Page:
DCSIMG

St Johnstone 2 - 0 Dundee United: Saints command

The traveling Dundee Utd fans unveiled a banner in memory of late club hero Frank Kopel. Picture: SNS

The traveling Dundee Utd fans unveiled a banner in memory of late club hero Frank Kopel. Picture: SNS

  • by ARCHIE MACGREGOR
 

Dress rehearsals are often tantrum-filled, angst-ridden affairs, but, as far as St Johnstone are concerned, this could hardly have been more serene.

St Johnstone 2 - 0 Dundee United

SCORERS: St Johnstone; Anderson 32; May 76

At McDiarmid Park

They were the dominant force throughout this Tayside derby and, if they have any nagging doubts, they may only be that it surely cannot be quite as straightforward as this when these two sides contest the Scottish Cup final in a month’s time.

This result means the Perth men have now won three of the four meetings between these two sides this season which, if it doesn’t give them a psychological edge for the big one, certainly demonstrates that they are capable of prevailing on the day.

Goals either side of half-time by the two Stevens – Anderson and May – were no more than they deserved against a United side that rarely got out of first gear.

The nature of the game being what it is, the management teams from either side were never going to want to place too much store by what happened at McDiarmid Park yesterday, and even in victory Saints’ Tommy Wright was working hard at managing expectations.

“It won’t have any bearing on the day,” he calmly insisted. “It’s just three points, it gets us closer to Inverness and we still haven’t given up on trying to get fourth place. Come 17 May it’s irrelevant. Obviously we’ll take positives out of it, but as we proved last week against Aberdeen what’s gone before counts for nothing.”

There was nonetheless a very tangible feelgood factor coursing through the ranks of the Perth side yesterday, which Wright will be striving hard to sustain over the course of the next four weeks.

His group of players are too grounded to ever play with a swagger, but everything from the crispness of their passing to the energy with which they fought for each other spoke volumes of the lift they had experienced by taking the club to its first ever Scottish Cup final.

They could easily have put this game out of United’s reach by half-time as, apart from Anderson’s opening goal, the talismanic May could also have had a brace.

The visiting support misguidedly tempted fate by chorusing the same chant with which Aberdeen fans had taunted the pony-tailed striker at Ibrox before he silenced them by turning that semi-final on its head.

Yet again, May appeared to thrive on being goaded, pouncing on a mix-up between Andrew Robertson and Gavin Gunning before blazing over when he looked likely to score. Even closer was his stunning volley on the cusp of half-time which smashed against a post.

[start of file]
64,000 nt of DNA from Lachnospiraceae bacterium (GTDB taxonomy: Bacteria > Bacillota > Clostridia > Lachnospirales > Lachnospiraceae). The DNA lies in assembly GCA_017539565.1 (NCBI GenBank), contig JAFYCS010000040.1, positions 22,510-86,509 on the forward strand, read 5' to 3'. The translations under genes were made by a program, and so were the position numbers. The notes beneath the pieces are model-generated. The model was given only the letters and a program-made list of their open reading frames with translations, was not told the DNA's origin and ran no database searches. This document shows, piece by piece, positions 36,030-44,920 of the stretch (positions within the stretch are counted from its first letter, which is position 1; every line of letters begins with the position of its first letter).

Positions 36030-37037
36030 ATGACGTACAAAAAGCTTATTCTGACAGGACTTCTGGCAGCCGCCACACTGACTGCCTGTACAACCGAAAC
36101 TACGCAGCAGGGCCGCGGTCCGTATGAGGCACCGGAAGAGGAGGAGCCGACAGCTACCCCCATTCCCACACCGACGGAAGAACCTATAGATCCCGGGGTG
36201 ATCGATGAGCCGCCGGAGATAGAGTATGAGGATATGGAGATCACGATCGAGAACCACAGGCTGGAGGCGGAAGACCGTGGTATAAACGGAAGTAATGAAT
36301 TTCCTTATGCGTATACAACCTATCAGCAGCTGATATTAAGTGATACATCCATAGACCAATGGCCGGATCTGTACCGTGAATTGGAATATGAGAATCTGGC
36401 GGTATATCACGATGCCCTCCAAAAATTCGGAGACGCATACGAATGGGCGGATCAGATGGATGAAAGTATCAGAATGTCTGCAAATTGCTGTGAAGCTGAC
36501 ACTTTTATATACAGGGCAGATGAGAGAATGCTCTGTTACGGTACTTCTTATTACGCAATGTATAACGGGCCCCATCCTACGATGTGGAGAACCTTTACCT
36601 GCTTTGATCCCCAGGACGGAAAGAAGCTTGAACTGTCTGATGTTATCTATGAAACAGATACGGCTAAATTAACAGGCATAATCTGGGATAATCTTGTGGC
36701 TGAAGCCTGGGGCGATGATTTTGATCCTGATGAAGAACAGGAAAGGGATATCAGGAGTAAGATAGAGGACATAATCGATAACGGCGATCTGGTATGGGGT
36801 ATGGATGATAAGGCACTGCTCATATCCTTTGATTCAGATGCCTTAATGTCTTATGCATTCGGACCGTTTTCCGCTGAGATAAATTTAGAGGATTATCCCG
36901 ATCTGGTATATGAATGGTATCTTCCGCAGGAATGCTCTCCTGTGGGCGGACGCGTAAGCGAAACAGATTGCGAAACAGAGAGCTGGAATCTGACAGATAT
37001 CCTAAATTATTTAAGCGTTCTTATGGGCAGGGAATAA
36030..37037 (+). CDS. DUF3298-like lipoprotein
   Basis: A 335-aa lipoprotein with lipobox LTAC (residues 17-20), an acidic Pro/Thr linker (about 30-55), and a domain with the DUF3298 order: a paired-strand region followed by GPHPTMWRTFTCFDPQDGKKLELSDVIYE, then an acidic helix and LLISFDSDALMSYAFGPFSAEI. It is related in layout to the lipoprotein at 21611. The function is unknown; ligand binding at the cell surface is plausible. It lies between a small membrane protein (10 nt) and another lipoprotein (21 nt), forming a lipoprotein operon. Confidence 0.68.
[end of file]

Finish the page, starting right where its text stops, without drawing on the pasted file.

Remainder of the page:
As it was, it was left to Anderson to secure the breakthrough that Saints merited at this stage. A David Wootherspoon free kick was floated to the far post, where the central defender was at hand to knock in his second goal in consecutive league games just after the half-hour mark.

United’s attempts to pose a threat of their own pretty much reflected their disjointed approach overall. Chances presented themselves for Nadir Ciftci and John Rankin, but they just didn’t manage to make proper connections.

It actually took the visitors the full part of an hour to start displaying any real conviction, with Ryan Dow signalling his arrival as a replacement for a below-par Ryan Gauld with a firm enough strike, but one that sailed skywards.

The better football and the best chances were still coming from the home side nevertheless, with the impressive Michael O’Halloran coming close on a couple of occasions.

The omnipresent May was never too far away from the thick of things either, and following a typical driving run down the right flank by Dave Mackay, the ball eventually made its way to the youngster who had the simple task of knocking it over the line from close range.

United assistant manager Simon Donnelly undertook press duties while Jackie McNamara continues to serve his touchline ban and didn’t want to dwell on the significance of this game for all sorts of reasons. “To be honest, we’ll be focusing on the next four games,” he said. “The incentive is for us to build on those games to get some confidence and momentum going into the final.”

Yet in the closing stages the confidence was being drawn by the home side and in particular goalkeeper Alan Mannus, as he pulled off a wonderful save from Dow’s downward header to keep a clean sheet. If he is in this kind of form on 17 May he, like Saints, will take some beating.

Saints’ Michael O’Halloran gets past Dundee United’s Keith Watson. Photograph: SNS

‘It’s just three

points. Come 17 May it’s irrelevant’

 

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